Featured Research

from universities, journals, and other organizations

RFIDs: Smart little gizmos get even smarter

Date:
July 9, 2010
Source:
Expertanswer (Expertsvar in Swedish)
Summary:
With the help of smart RFID technology, things, animals, and people can be identified remotely, and the information can be sent and stored in databases. Now the method will be even smarter, thanks to a researcher in Sweden who is presenting solutions that make this technology more effective and more energy efficient. In fact, as much as 60 percent more efficient.

Researcher Björn Nilsson.
Credit: Photo by Ida Lövstål

With the help of smart RFID technology, things, animals, and people can be identified remotely, and the information can be sent and stored in databases. Now the method will be even smarter thanks to researcher Björn Nilsson at Halmstad University in Sweden, who is presenting solutions that make this technology more effective and more energy efficient. In fact, as much as 60 percent more efficient.

RFID stands for "Radio Frequency Identification" and is about identifying something remotely with the help of wireless technology. A product is provided with a tag -- or a label -- which in turn has a unique identity number. When a tag passes a reader, the tag is read, and the number is registered.

RFID tags are found on masses of items in a great number of different areas where someone wants to trace, identify, and store information. Business like logistics, transportation, and animal husbandry can be made considerably more efficient with the aid of more modern tags.

Thanks to Björn Nilsson's research, there is now a solution that makes the technology even more effective and, what's more, more energy efficient. He has developed a protocol, that is, rules for communication between readers and tags, for so-called active RFID tags that entail that the use of energy is reduced and batteries last longer. This means that it is now possible to produce simpler and thereby cheaper tags.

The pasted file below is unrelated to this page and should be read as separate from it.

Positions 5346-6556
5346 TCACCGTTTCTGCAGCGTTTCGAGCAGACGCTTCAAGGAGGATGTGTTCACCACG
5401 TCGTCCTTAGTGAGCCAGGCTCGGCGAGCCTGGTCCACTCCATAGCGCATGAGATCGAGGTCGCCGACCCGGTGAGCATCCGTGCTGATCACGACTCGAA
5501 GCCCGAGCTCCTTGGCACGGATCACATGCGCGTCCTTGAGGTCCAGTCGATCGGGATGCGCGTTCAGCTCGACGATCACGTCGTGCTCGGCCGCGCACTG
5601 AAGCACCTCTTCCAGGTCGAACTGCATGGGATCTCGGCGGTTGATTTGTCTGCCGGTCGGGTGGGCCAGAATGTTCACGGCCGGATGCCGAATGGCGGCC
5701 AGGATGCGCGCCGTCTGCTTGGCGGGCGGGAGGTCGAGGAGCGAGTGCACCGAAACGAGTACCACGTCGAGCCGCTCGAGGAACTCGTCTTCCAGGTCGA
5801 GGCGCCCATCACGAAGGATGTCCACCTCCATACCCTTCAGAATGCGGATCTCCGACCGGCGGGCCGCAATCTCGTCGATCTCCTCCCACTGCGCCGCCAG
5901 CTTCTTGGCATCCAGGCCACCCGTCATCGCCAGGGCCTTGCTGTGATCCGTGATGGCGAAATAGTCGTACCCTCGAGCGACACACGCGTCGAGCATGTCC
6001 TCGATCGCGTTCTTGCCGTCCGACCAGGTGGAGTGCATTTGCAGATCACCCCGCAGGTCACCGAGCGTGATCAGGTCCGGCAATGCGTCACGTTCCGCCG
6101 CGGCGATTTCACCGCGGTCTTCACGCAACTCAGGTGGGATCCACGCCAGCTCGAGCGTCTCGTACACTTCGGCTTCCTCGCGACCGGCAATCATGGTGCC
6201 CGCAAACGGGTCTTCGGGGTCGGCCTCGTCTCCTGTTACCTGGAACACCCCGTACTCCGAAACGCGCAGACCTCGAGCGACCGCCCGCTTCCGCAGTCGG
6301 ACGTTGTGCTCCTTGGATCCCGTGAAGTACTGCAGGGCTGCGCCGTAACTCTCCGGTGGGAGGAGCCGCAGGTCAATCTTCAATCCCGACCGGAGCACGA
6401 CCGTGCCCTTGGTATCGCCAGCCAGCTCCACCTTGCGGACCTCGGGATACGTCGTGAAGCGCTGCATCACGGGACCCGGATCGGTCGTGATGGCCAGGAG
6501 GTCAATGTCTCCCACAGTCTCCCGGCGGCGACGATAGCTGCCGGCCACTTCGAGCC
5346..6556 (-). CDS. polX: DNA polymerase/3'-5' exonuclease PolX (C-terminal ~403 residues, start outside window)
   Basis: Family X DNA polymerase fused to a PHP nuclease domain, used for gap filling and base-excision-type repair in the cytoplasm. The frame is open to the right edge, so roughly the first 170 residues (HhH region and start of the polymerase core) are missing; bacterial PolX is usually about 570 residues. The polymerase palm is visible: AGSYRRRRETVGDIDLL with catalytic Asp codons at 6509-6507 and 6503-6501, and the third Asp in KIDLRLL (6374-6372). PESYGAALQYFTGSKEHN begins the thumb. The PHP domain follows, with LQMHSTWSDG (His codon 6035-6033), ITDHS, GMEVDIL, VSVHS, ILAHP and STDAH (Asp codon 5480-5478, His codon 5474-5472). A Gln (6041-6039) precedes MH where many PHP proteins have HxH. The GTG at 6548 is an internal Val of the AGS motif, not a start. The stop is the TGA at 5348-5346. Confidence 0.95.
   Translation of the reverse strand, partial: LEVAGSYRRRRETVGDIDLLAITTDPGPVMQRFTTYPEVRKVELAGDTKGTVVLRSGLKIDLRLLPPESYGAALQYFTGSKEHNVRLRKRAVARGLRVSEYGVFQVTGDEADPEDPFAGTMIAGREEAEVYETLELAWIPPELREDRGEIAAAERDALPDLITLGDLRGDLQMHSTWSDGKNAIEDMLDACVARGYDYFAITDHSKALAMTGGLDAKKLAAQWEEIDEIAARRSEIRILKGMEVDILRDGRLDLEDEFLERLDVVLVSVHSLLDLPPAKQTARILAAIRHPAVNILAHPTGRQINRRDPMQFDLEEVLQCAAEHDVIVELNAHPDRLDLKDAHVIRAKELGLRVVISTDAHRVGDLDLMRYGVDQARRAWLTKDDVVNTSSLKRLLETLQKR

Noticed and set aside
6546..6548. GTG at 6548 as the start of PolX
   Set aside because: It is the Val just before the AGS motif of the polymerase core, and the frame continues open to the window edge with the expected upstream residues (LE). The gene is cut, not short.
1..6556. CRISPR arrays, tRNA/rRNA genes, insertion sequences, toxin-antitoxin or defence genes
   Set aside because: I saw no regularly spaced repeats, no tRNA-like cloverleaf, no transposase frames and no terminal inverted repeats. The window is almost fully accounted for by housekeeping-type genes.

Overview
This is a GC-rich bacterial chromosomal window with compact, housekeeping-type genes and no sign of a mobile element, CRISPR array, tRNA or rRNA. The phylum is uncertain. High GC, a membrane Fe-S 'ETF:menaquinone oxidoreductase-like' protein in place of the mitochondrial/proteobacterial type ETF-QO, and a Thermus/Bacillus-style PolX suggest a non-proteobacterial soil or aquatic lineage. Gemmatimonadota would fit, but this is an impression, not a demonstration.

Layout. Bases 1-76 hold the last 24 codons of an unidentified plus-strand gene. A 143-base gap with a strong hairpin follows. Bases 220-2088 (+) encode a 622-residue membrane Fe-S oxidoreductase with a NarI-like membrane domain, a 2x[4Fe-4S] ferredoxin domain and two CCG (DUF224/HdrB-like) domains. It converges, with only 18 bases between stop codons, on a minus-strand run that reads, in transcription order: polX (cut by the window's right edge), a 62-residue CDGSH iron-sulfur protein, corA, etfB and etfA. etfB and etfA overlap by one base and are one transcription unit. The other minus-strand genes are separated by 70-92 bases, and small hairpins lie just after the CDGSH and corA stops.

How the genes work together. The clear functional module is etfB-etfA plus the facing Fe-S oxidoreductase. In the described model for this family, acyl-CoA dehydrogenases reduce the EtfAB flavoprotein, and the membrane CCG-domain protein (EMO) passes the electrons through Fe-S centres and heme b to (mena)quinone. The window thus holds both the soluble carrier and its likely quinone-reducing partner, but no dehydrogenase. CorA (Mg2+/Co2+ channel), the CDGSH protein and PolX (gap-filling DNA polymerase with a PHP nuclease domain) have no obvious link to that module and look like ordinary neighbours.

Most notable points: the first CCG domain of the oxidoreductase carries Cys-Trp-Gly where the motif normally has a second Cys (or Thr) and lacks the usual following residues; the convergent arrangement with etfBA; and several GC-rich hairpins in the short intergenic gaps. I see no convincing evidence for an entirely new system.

Today's active tags have been relatively limited since they have been energy-consuming and expensive to produce. There is a great demand for more energy-efficient tags with longer lives. But there's another snag. If multiple tags pass a reader at the same time, it might be that all tags are not read then and there.

"This is what it's all about. They can't 'interrupt' each other. The talk needs to be organized. You also want the tags to use as little energy as possible. This is what my research is about: how readers and multiple tags talk to each other at the same time, effectively and without causing confusion," explains Björn Nilsson.

The next step is to develop an active tag with a single circuit. Björn Nilsson is already working on this. Together with his colleague Emil Nilsson at Halmstad University, he is running a project where Björn's job is to see to it that readers and tags communicate with each other, while Emil is developing the electronics to make it all more efficient.

Early this summer Björn Nilsson, together with his thesis director at Chalmers University of Technology, Lars Bengtsson, and his colleague Emil Nilsson at Halmstad University, presented this research at one of the world's largest RFID conferences in China. Their paper was selected as one of the eight best at the conference in China.

"We're very competitive in this field at Halmstad University," says Björn Nilsson.

The dissertation is titled Energy Efficient Protocols for Active RFID and was submitted to Chalmers in June. The research work was carried out at Halmstad University and the company Free2Move.


Story Source:

The above story is based on materials provided by Expertanswer (Expertsvar in Swedish). Note: Materials may be edited for content and length.